In the stock market, there are a ton of different ways of defining, calculating, and assessing value.
The market value of a stock is the most simple, as it is just the price the market currently assigns to the asset. Fair value, however, isn’t quite as simple.
Fair value in investing is “the value an individual investor assigns to a company’s marketable securities based on his or her analysis of a company’s financial information.” The derived value is then compared to the market value in order to determine if the stock is over or undervalued.
This means “fair” value is totally up to you and your interpretation of the stock, its financials, market, risks, growth potential and etc. So fair value is up to you based on what kind of investor you are and your preferred valuation method.
Things like dividends, the size and maturity of the company, economic outlook, and its price relative to competitors are all factors that change a company’s “fair” value from person to person.
In finding the fair value of a stock, investors must determine if they are looking for an absolute or relative valuation. This is because the fair value can be either a specific number, derived from a valuation model or represent more of a range.
Absolute valuations can be thought of as aiming to be “true” valuations of the company. Absolute valuations focus on the fundamentals of the company. These calculations provide you a specific “fair” value and can be derived through models such as the Dividend Discount Model or the Discounted Cash Flow model.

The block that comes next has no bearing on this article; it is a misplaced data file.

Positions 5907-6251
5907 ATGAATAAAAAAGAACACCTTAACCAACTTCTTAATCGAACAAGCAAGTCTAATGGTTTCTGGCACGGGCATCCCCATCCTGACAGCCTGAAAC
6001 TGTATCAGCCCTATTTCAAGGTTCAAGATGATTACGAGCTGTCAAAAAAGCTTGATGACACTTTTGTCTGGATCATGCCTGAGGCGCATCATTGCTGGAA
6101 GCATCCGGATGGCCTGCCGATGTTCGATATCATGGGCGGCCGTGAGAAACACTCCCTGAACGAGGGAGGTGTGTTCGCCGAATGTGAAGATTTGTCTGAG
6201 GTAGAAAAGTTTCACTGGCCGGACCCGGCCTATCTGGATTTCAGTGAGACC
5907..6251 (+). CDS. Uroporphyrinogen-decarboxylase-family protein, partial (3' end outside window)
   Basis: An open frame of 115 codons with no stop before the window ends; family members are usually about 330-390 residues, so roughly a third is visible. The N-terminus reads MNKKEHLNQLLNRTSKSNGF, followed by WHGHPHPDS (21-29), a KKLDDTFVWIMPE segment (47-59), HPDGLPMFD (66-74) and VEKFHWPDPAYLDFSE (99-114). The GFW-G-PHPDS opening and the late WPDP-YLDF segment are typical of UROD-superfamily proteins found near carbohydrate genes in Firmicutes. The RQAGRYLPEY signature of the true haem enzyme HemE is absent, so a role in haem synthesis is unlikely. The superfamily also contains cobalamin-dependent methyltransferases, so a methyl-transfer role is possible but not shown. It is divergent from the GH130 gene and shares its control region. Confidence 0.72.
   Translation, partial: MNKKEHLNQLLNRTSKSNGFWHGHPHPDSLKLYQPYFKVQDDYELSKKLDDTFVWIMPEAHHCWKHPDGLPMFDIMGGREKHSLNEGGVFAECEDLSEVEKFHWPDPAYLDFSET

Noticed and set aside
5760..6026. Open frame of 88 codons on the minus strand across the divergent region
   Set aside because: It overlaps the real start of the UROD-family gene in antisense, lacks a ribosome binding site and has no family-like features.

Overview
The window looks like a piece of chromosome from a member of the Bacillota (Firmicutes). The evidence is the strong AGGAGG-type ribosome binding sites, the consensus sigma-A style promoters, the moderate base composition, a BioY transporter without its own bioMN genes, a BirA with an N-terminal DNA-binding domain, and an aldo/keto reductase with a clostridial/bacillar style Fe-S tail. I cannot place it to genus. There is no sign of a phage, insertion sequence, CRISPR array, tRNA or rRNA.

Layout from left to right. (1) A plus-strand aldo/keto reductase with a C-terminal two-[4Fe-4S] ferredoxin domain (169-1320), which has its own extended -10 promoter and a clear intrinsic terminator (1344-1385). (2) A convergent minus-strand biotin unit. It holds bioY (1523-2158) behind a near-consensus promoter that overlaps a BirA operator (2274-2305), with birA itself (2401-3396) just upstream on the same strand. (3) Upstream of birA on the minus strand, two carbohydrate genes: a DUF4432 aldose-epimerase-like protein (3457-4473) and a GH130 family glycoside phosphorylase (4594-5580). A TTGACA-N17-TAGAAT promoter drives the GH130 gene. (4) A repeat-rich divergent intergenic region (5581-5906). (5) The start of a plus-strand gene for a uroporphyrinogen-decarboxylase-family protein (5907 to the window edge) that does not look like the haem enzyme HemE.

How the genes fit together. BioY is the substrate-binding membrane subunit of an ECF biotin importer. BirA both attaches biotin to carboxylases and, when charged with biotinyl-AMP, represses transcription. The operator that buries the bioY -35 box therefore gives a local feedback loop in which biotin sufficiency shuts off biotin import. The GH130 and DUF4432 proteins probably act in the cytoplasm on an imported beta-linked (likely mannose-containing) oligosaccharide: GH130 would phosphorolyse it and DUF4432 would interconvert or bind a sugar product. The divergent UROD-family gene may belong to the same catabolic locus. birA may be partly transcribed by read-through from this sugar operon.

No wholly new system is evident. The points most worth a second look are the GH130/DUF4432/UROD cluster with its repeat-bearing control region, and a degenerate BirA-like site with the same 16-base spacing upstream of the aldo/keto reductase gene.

The Dividend Discount Model calculates the value of the stock by assuming that the price of a company’s stock is equal to the sum of all of its future dividend payments when discounted back to its present value. The DDM uses estimated dividend growth rates and expected dividends per share and, thus, can only be used with companies that pay a regular dividend.
The Discounted Cash Flow model calculates the value of the stock as well but uses revenue growth instead. DCF analysis calculates the present value of expected future cash flows using a discount rate.
For both models, if the current market value of the stock is under the price calculated, then the stock could be considered to be below its fair value.
Relative valuations are quicker in nature and focus on comparing key ratios between competitors to figure if a stock is undervalued. The most popular ratio, being, the PE ratio.
If a company’s PE ratio is lower than competitors, but its margins and revenue are growing at a similar rate, then an investor might say that the stock is currently undervalued.
You could leave it at that and simply say the stock is below fair value or you could calculate the price at which the stock would need to be in order to have a comparable PE ratio to the industry average or its closest competitors, and then call that the fair value.
In summation, the fair value of a stock is something unique to each investor. Fair value can be quickly derived from relative methods, but can be more complexly - and hopefully accurately - calculated using absolute-value methods such as the DDM and DCF models.
Learning what kind of investor you are can help you decide how to calculate it while comparing a stock's stats with its competitors can help you make quick assumptions about the stock’s current market value.